This is a review of Gunlord for the Dreamcast, not of Turrican, even though NGDevTeam have clearly set out to imitate the latter game as closely as possible, to the point where anyone that has played it will be sitting there thinking momentarily “This IS Turrican”. A good choice for flattery by imitation then because Turrican in its various guises on different platform was a captivating 2D run and gun game, full of variety, weapons, secrets, challenge and big bosses.
Gunlord is region-free, so you don’t need a Japanese Dreamcast to play it. There are a couple of modes to choose from. The Original mode has a cut-scene intro showing that the story continues on from where Last Hope left off. This mode provides 4 continues and few extra lives dotted around in hard to reach areas. The Arcade mode is proper double hard, with no continues or extra lives and a stage timer limit that can be topped up by collecting purple gems (the gems appear in the Original mode but only contribute to score). The Arcade mode also skips the intro. So you’ll be choosing the Original mode to start with unless you like self flagellation.
Once into the game world, your fairly substantial green avatar needs to find the exit by navigating platforms in the sky and caverns under the ground. It is mostly obvious where to go next and often an "EXIT" sign will guide progress. However, ignoring these and instead exploring other avenues pays dividends, with power-ups, shields and extra lives being dotted around the harder to reach areas. This can be both exciting and frustrating since some of them are instant death traps, of varying levels of hilarity depending on your state of mind. There is even a horizontal 2D shmup level where Gunlord jumps back in his spaceship and takes the fight to the skies, although this is pure filler and wouldn't make the grade if it was extrapolated to a full game, being too easy, both during the level and in the boss fight.
Along the way, the large and varied arsenal is used to decimate a whole plethora of creepy creatures, all of which are intent on eating you or, in the case of enormous boss fights, dancing around you until you find a way to finish them off. Creatures vary from cannon fodder to hard-to-kill, some of them needing some careful tactics and swift weapon switching to get through unscathed. Use of weapons can also reveal hidden power-up pods which often double up as steps to hidden locations. Shooting the pods will release coloured icons which must be grabbed to select, but shooting the pods too quickly will lead to overlapping icons and no way to select exactly what you want. Thus running into a room with guns blazing might be detrimental, not that you really need to change weapons often since the spreadshot and the “phoenix” blaster are effective against most enemies.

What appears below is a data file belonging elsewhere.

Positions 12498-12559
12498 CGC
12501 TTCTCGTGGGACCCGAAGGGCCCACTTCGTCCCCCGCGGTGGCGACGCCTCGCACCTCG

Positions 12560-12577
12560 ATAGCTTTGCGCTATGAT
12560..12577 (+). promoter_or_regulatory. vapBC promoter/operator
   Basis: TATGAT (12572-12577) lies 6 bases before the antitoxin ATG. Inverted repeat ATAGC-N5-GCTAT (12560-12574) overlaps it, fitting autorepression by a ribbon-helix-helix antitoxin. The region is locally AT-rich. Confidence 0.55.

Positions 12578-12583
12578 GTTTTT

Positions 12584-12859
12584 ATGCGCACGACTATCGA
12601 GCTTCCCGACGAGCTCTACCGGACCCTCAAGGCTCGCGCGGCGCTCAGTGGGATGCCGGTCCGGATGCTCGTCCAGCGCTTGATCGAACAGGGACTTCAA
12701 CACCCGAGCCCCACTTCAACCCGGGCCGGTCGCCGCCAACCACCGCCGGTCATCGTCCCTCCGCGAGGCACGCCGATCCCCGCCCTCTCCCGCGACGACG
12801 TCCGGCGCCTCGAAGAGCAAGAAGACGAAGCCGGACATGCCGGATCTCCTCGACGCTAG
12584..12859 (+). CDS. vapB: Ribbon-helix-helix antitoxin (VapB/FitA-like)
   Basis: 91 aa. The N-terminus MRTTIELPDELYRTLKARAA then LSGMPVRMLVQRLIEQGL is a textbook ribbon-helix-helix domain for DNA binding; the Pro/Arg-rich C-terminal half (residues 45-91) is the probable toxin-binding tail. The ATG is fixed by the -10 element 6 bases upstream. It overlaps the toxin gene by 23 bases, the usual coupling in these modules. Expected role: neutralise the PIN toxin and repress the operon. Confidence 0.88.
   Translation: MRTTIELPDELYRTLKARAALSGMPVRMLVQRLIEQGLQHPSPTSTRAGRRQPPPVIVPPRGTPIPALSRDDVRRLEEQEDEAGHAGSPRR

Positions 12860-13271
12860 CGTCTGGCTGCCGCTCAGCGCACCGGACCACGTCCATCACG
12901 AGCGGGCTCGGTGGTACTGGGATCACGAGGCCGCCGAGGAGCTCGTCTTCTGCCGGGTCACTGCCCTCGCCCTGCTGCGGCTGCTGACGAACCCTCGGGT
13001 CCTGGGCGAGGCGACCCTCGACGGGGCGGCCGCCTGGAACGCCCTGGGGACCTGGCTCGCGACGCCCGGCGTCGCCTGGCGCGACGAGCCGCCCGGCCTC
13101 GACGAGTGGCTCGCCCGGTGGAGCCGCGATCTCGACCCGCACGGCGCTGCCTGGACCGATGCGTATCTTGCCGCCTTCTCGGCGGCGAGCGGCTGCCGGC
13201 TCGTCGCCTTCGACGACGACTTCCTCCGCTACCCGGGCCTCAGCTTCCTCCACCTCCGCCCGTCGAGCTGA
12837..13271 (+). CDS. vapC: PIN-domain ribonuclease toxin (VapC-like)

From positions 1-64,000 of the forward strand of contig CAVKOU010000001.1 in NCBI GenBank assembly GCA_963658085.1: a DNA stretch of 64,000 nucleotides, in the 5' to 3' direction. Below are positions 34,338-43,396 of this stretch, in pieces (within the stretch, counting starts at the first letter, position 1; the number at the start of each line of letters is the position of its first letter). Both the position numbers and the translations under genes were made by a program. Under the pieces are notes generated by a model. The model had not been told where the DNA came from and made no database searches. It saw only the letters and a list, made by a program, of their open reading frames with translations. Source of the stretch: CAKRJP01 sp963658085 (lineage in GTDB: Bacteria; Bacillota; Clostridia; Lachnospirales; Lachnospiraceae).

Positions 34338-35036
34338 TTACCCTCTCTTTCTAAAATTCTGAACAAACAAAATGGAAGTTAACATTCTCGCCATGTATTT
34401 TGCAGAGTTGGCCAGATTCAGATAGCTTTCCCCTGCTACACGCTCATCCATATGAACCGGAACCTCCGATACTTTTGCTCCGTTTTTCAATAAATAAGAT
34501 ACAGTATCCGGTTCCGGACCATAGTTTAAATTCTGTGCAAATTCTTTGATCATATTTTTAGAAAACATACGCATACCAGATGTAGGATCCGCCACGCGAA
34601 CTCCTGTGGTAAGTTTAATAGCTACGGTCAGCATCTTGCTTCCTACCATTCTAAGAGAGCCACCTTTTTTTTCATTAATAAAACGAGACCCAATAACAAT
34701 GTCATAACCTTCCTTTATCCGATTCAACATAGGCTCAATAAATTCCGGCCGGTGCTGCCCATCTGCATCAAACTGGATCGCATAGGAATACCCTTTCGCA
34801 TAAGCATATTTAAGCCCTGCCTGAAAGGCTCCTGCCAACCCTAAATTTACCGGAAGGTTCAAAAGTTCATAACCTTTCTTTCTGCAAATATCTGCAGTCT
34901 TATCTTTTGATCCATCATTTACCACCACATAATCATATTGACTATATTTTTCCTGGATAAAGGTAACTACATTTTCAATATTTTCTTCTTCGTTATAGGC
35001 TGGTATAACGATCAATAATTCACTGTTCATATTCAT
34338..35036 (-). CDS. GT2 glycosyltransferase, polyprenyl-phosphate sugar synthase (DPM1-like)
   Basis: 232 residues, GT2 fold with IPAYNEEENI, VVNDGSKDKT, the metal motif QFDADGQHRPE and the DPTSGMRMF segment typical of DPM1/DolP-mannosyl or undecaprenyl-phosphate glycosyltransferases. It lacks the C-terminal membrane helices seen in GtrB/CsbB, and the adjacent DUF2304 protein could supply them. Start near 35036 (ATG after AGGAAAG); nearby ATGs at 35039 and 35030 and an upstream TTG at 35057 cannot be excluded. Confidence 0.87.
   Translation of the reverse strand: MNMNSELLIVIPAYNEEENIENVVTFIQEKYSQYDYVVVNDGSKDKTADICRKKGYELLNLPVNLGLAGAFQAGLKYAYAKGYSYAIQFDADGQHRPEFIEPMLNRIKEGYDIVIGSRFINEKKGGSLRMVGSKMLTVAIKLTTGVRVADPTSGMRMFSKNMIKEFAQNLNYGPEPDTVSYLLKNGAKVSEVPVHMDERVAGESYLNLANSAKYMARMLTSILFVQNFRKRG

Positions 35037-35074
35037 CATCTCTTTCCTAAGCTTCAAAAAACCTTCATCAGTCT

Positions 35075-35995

Additionally, the Gunlord has all the standard Turrican pieces of weaponry that are pretty handy. A sonic wave acts as a smart-bomb for smaller enemies, a bomb wheel transformation allows you to rapidly drop through caverns unscathed and attack hanging tunnel enemies with ease (which must be assigned to a button in the options before starting for no good reason) and a rotating aimable laser that can attack through any surface, allowing safe attacks from afar but getting shorter with use and recovering slowly. When viewed holistically, the weapon loadout is satisfyingly destructive and contribute to the play-through with thought required for the best approach to progress.
On first play, you might be forgiven in thinking that the controls are a bit clunky and the graphics a little unpolished or for wondering what all the fuss is about, but even after dying a lot, it’s easy to fall in love with the varied colourful backdrops, plentiful enemies and huge bosses. There are lots of trees and plants mixed in with futuristic biomechanical structures, as well as gothic architecture with statues and gargoyles, presumably built by followers of The Master, the great evil that must be defeated to get the girl and save the day. After a few hours of play everything clicks into place, the controls work most of the time and instead of jumping into the clutches of enemies hidden just off screen, you will be leaping around the levels guns blazing at just the right moments and employing necessary caution at other times. It is certainly a question of trial and error to progress and given the limited number of continue credits and no save points, this is very much old school gameplay, with the only real concession to modern convention being an online single-credit scoreboard.
Gunlord is a vast improvement in all areas over previous NGDevTeam games and whilst by no means perfect, it can hold its head high. It does require perseverance and dedication to get the most out of it, averaging around an hour for a fairly swift complete play-through once you’ve spent a while learning the levels. You’ll know if you have the required patience for this sort of gaming, so if you do, then give it a go. We played Turrican on the C64 countless times in our youth and still enjoyed playing through Gunlord.
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